DOD advances supercomputing benchmarks
- By Joab Jackson
- Nov 22, 2004
The Defense Department's High Performance Computing Modernization Program is developing a new technical evaluation process to help estimate how well a potential system will perform, according to Cray Henry, a manager of the DOD program.
Henry spoke at a recent meeting of the Beowulf Users Group sponsored by the information technology sector of Northrop Grumman Corp., Los Angeles.
The center's approach could be used by other agencies to build 'more tailored systems,' said Michael Fitzmaurice, organizer of the Beowulf Users Group and a manager of open source solutions at Northrop Grumman.
The technique evaluates how well a system performs by having the vendor run a sample of Defense applications on a prototype of the machine, Henry said. The resulting performance metrics are weighed against more standard benchmarks, as well as price considerations.
At present, the modernization program spends between $35 million and $60 million a year on new systems, usually upgrading two systems a year that reside in one the four Defense Department Major Shared Resource Centers. About 4,500 military personnel use the systems for approximately 560 projects. The deputy undersecretary of Defense for science and technology oversees the program.
The center began to reassess its evaluation system in 2000, Henry said. Clusters of commodity computers offered a lower cost alternative to traditional supercomputers, so the agency needed a way to compare the two types of systems.
Henry said the team decided to develop a test comprising some of the applications that are run on the program's existing computers. A proposed system should run the application at least twice as fast as the test system used as the benchmark, an IBM Regatta P4 system now run by the Naval Oceanographic Office.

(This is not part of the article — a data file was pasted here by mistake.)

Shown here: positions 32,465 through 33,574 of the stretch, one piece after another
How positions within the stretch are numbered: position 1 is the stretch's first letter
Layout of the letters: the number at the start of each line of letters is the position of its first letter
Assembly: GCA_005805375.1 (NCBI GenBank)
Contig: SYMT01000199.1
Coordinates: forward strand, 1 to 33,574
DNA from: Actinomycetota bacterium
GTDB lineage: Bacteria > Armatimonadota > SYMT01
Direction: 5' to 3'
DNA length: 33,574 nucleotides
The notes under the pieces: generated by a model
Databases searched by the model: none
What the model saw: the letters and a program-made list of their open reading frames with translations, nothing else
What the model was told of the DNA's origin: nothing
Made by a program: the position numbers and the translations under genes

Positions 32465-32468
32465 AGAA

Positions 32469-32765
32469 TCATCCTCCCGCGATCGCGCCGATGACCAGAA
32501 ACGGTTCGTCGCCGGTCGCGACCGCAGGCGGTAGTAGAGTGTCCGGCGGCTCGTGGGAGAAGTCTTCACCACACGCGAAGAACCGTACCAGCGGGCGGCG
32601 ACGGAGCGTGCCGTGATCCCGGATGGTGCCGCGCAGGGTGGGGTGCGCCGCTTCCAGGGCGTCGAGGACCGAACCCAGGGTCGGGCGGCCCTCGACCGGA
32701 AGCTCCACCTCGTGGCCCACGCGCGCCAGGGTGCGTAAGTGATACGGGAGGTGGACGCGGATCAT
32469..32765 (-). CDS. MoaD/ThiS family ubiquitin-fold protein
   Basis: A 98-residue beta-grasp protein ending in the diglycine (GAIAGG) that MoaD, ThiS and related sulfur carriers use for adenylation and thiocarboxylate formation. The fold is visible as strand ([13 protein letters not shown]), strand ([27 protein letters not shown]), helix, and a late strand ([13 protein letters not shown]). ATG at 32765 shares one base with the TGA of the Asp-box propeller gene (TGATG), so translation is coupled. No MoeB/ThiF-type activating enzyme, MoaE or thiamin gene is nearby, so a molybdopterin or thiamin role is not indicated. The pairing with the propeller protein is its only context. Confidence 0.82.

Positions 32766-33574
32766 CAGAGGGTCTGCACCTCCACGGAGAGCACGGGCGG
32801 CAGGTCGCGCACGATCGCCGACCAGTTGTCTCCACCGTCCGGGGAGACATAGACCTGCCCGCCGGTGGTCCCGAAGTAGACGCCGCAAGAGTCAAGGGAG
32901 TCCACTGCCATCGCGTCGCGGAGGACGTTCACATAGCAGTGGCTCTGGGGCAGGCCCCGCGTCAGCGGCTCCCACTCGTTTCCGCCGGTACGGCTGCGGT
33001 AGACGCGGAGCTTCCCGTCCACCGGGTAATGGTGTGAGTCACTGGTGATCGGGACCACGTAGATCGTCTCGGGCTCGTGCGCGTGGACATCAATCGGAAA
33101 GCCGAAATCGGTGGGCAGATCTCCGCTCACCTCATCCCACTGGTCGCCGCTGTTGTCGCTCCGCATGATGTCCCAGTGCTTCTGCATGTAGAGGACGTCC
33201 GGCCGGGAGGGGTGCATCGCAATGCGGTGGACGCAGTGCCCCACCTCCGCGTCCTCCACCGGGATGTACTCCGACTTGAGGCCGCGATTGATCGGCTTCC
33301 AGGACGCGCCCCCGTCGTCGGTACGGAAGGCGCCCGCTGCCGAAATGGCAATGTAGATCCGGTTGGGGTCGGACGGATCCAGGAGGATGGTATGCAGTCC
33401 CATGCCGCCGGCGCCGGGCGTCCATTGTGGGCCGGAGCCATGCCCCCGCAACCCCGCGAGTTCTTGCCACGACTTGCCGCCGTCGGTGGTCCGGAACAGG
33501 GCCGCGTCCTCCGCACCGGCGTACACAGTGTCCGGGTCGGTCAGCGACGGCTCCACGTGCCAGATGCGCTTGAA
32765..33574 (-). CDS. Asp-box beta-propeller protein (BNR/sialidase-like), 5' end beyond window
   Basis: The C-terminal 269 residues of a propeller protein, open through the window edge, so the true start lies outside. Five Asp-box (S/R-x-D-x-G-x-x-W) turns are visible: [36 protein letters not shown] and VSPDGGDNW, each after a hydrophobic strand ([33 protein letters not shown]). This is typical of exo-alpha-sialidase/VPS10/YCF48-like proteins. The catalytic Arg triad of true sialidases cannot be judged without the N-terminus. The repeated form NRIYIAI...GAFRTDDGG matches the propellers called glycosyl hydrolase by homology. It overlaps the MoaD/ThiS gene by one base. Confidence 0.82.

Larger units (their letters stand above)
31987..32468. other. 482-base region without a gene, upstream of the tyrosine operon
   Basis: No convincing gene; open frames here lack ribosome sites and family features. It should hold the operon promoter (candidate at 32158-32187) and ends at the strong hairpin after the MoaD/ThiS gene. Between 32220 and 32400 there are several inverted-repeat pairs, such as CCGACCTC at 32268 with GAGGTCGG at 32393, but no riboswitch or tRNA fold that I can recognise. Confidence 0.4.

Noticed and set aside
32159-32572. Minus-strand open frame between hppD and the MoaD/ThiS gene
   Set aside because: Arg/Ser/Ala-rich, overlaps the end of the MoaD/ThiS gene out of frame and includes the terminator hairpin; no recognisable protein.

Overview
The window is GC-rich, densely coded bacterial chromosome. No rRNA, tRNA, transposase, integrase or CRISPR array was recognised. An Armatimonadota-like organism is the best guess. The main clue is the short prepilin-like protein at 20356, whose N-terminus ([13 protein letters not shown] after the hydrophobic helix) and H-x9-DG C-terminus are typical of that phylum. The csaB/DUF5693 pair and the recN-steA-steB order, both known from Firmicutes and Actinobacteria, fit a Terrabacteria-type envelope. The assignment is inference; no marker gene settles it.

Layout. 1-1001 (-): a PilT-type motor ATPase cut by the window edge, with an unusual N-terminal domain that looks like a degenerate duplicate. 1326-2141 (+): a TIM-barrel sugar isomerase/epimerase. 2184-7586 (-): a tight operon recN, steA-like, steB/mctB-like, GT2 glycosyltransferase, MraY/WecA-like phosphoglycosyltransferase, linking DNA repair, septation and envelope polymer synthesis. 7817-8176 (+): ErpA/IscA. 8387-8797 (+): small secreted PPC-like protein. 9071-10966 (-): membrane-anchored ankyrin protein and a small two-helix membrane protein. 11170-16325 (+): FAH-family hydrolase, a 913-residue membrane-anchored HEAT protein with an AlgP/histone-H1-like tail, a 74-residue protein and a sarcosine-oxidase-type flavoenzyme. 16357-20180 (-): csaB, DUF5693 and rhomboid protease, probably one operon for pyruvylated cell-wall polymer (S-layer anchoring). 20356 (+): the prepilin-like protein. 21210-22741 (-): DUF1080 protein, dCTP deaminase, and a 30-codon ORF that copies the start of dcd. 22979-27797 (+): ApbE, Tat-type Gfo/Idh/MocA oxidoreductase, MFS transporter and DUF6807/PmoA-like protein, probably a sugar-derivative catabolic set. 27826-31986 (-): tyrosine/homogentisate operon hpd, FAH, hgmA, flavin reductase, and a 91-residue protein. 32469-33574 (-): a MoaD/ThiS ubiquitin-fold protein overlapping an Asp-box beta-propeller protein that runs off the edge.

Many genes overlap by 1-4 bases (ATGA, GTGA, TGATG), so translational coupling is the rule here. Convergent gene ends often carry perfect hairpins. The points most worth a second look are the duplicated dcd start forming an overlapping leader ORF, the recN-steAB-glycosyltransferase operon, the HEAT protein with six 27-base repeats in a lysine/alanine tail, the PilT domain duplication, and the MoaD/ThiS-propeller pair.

'We run our codes on that system and say that is a reference type. We want people to bid things to us at that type,' Henry said. The program's users tend to run larger Fortran-based mathematical applications such as Aero, which measures elasticity of airplane parts, and Hycom, a modeling program for ocean circulation.
The application benchmarks performed by the bidding vendors are weighed against a series of standard industry benchmarks that measure I/O speeds, operating system performance, memory, and network and CPU speeds of individual systems. These performance metrics are then weighed against the price of each system. The center also looks at a number of qualitative factors, such how comfortable the administrators are working on a particular system.
It takes an average of nine months to procure a new process, from assessing computational requirements to making the final purchase through the General Services Administration, Henry said
'This is the first attempt to measure and quantify performance relative to different systems,' Fitzmaurice said. 'Essentially, what happens [now] is people go out and buy computers by the gigaflop. They don't measure the specific codes.'
Joab Jackson is the senior technology editor for Government Computer News.